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There was an editorial style guide for the General Style Guide, that said:
- if you use a construction 10 times or more in the Guide, make a rule... and mostly stick to it.
Looks like "and/or" didn't reach the threshold.
OK, I made that up.
I happen to like "and/or" when I want a compact way to say, "Use one or the other, or use both" in the middle of a sentence (like an instruction step) where extra words get in the way.
To a previous poster, if I intended to also express ".... or neither", I might say "either/both/neither"... but I have yet to encounter a place where that was needed in my docs.
As for AP and Reuters... do they matter?
The guides were intended for use by print journalists, and if the evidence of the past couple of decades is any indication, serial commas and and/ors are the least of the editorial problems at most newspapers. The biggest problem seems to be a complete lack of budget or interest in copy editing or proof reading. Fact-checking is not far behind on the descent into the rat-hole.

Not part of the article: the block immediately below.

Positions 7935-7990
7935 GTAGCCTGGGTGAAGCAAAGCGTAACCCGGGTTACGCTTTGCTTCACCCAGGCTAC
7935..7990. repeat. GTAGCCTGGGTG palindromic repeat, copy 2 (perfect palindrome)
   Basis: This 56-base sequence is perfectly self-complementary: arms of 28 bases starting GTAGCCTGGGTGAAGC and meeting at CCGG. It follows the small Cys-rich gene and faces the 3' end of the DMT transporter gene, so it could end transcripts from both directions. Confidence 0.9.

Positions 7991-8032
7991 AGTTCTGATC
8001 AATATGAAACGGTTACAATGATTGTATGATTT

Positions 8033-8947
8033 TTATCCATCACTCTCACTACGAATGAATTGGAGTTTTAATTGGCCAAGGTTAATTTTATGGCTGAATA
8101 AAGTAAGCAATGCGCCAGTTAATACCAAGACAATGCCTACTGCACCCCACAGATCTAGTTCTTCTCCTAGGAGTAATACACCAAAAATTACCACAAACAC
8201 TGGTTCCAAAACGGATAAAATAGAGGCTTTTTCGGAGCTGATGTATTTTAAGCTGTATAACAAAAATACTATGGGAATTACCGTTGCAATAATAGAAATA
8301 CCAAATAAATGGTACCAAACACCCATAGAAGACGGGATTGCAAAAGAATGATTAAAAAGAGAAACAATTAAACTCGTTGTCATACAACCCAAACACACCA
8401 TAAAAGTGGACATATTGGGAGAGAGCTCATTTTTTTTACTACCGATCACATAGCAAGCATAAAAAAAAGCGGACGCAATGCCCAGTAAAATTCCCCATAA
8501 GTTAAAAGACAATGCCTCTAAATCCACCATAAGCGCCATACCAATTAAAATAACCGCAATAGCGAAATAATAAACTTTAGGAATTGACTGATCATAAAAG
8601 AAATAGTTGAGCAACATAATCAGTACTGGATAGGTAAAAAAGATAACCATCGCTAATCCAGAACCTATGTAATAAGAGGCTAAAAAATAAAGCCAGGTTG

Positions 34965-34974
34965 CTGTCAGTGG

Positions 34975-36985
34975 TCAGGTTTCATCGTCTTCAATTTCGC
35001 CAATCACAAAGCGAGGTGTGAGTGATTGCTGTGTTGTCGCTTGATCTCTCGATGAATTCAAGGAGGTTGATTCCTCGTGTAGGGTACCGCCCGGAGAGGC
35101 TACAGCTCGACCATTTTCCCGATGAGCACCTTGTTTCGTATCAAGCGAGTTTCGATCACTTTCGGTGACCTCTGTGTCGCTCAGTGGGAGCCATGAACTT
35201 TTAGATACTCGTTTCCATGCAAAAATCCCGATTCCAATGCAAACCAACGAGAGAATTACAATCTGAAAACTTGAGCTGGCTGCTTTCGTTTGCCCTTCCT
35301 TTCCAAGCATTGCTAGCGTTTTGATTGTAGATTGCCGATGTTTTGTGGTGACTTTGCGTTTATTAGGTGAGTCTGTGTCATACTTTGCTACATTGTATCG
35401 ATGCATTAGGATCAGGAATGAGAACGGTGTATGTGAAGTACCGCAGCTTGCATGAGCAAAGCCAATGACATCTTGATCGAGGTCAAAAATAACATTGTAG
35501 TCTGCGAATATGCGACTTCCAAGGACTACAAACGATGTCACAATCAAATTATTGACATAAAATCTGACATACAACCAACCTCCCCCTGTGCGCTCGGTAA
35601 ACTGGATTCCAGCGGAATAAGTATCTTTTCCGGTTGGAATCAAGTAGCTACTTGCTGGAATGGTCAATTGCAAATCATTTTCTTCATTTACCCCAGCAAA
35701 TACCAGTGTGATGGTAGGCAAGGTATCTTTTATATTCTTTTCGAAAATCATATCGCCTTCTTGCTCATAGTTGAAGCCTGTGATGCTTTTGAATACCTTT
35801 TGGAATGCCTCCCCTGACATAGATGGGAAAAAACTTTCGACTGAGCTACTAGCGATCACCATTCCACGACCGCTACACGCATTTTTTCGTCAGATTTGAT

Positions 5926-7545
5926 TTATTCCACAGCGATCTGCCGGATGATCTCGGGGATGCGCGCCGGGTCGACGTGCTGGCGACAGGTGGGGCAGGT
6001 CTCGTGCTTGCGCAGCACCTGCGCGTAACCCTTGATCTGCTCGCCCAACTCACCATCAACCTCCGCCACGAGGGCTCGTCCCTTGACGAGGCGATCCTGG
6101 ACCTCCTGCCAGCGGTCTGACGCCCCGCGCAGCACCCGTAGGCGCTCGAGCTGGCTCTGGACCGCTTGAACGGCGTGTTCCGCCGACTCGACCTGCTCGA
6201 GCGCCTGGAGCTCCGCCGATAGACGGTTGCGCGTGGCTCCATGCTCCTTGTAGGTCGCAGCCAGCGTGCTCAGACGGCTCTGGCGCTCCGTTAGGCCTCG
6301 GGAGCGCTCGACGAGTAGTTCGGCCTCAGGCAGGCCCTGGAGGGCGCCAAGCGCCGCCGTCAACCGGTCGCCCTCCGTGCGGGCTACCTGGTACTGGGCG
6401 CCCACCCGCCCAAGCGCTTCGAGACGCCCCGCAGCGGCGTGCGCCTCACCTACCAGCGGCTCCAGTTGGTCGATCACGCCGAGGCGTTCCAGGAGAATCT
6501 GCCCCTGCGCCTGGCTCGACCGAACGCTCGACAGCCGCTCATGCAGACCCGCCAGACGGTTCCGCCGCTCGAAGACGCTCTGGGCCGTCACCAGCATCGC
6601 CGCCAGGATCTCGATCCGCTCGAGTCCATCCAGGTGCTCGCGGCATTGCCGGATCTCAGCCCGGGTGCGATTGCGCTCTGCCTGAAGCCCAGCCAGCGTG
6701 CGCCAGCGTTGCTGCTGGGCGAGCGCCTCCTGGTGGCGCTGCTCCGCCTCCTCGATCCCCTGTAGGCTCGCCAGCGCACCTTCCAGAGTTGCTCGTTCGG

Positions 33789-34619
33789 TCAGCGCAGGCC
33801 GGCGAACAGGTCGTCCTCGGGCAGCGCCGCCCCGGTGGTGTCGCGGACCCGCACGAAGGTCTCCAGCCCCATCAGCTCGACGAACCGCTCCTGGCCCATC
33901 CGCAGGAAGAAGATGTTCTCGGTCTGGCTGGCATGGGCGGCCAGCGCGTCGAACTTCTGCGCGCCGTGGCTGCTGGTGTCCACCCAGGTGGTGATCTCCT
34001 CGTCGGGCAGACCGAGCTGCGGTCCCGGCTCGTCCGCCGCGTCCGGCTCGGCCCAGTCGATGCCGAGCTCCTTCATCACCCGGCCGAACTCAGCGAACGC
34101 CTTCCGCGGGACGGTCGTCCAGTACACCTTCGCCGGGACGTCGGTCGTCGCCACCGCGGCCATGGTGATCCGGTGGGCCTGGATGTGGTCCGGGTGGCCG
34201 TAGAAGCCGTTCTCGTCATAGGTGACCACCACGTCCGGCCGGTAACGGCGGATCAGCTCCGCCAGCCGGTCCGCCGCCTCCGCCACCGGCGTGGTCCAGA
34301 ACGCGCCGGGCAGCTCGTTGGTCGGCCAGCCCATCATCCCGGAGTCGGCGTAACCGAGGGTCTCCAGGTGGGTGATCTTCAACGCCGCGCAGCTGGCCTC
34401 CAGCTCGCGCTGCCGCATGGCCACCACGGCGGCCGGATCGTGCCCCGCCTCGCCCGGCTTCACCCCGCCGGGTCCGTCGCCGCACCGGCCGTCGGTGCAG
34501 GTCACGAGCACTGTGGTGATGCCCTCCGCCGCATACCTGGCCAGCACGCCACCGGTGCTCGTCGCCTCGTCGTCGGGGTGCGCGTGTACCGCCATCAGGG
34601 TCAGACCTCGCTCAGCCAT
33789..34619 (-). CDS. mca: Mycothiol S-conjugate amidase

I bet, if there are any decent news-readers left, they insist on serial commas on the teleprompter, for what should be obvious reasons. But I have no way to verify that hunch.
Sent: October-22-13 4:39 PM
To: TECHWR-L Writing
Subject: Re: And Or situations
On 10/22/2013 12:34 PM, Robert Lauriston wrote:
> Huh? The serial comma is good style everywhere.
I agree but is a regular point of controversy and an entertaining source of irony for me.
> "Among those interviewed were [Merle Haggard's] two ex-wives, Kris
> Kristofferson and Robert Duvall."
The Reuters General Style Guide prefers no serial comma. Their online handbook (http://handbook.reuters.com/) is giving 504 errors but states, "Use commas to separate items in a list, e.g. cheese, fruit, wine and coffee or Smith despised ballet, hated the theatre and was bored by opera. Note that there is normally no comma before the final and.
However, a comma should be used in this position if to leave it out would risk ambiguity, e.g. He admired Irving Berlin, Rodgers and Hart, and Leonard Bernstein."
I think that when a rule of writing is clear in one context but can produce vagueness in another context, then the rule is vague and should not be used. The use of two rules, like what Reuters suggests for commas, is inconsistent and not a "rule."
Both the serial comma and the "and/or" conundrum give rise to inconsistent rules of writing that placate writers who are unable to write clearly without using crutches like confusing slashes and random commas.
In what looks like nuisance writing, the Reuters style guide uses "and/or" nine times and makes no mention of an "and/or" rule.
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